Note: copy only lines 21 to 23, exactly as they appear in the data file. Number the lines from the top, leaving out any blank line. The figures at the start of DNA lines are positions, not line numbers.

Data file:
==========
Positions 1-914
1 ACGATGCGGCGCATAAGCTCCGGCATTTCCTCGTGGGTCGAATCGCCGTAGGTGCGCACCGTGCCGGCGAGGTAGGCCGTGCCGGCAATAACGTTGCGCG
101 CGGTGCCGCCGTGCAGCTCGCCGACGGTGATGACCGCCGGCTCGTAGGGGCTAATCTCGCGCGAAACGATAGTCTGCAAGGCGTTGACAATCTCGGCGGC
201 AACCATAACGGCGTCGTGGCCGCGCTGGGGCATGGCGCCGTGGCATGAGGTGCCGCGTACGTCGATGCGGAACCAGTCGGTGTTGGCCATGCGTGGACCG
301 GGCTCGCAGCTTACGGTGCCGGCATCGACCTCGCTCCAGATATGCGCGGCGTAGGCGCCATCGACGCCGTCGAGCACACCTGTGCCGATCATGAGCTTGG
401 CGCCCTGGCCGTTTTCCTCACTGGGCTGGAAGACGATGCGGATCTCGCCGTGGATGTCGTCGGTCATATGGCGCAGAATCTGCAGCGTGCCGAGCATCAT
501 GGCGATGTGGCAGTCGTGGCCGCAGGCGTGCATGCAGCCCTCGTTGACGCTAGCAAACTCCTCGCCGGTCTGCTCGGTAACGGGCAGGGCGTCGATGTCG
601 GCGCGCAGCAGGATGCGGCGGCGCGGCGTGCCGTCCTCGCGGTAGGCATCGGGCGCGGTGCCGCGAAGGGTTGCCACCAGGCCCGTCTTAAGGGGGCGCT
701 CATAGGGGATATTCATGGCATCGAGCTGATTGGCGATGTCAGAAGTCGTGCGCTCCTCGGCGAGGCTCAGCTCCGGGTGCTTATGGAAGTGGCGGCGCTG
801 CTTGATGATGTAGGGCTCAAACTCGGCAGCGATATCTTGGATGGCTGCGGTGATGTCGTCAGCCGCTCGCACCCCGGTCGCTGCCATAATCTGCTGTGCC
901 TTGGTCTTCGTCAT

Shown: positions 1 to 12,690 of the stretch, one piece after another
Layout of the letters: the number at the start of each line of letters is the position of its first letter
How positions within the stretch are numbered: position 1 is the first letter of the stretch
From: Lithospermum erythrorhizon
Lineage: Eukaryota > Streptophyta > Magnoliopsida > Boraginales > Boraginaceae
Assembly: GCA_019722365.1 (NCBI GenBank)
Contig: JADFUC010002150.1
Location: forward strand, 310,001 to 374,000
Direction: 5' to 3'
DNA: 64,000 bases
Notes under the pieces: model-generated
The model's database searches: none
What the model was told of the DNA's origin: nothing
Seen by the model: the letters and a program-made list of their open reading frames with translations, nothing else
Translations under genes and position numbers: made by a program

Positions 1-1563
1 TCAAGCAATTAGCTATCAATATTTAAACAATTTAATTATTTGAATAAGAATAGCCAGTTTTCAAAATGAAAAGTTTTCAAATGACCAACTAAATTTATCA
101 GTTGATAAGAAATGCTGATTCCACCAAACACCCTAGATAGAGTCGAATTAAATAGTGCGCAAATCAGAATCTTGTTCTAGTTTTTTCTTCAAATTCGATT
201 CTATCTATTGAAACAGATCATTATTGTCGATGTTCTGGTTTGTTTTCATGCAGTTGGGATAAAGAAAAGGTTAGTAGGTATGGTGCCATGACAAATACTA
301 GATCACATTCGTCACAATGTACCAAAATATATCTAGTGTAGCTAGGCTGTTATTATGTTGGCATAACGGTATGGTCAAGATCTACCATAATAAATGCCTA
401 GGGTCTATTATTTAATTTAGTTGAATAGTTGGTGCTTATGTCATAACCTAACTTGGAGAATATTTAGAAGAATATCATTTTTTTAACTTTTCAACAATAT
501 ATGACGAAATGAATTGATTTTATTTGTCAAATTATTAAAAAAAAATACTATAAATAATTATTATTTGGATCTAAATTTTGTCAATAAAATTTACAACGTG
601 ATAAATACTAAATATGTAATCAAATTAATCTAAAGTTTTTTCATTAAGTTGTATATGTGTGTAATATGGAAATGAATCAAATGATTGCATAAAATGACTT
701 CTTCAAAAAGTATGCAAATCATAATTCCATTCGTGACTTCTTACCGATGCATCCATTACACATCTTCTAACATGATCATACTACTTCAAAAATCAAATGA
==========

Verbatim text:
DNA: 64,000 bases
Notes under the pieces: model-generated
The model's database searches: none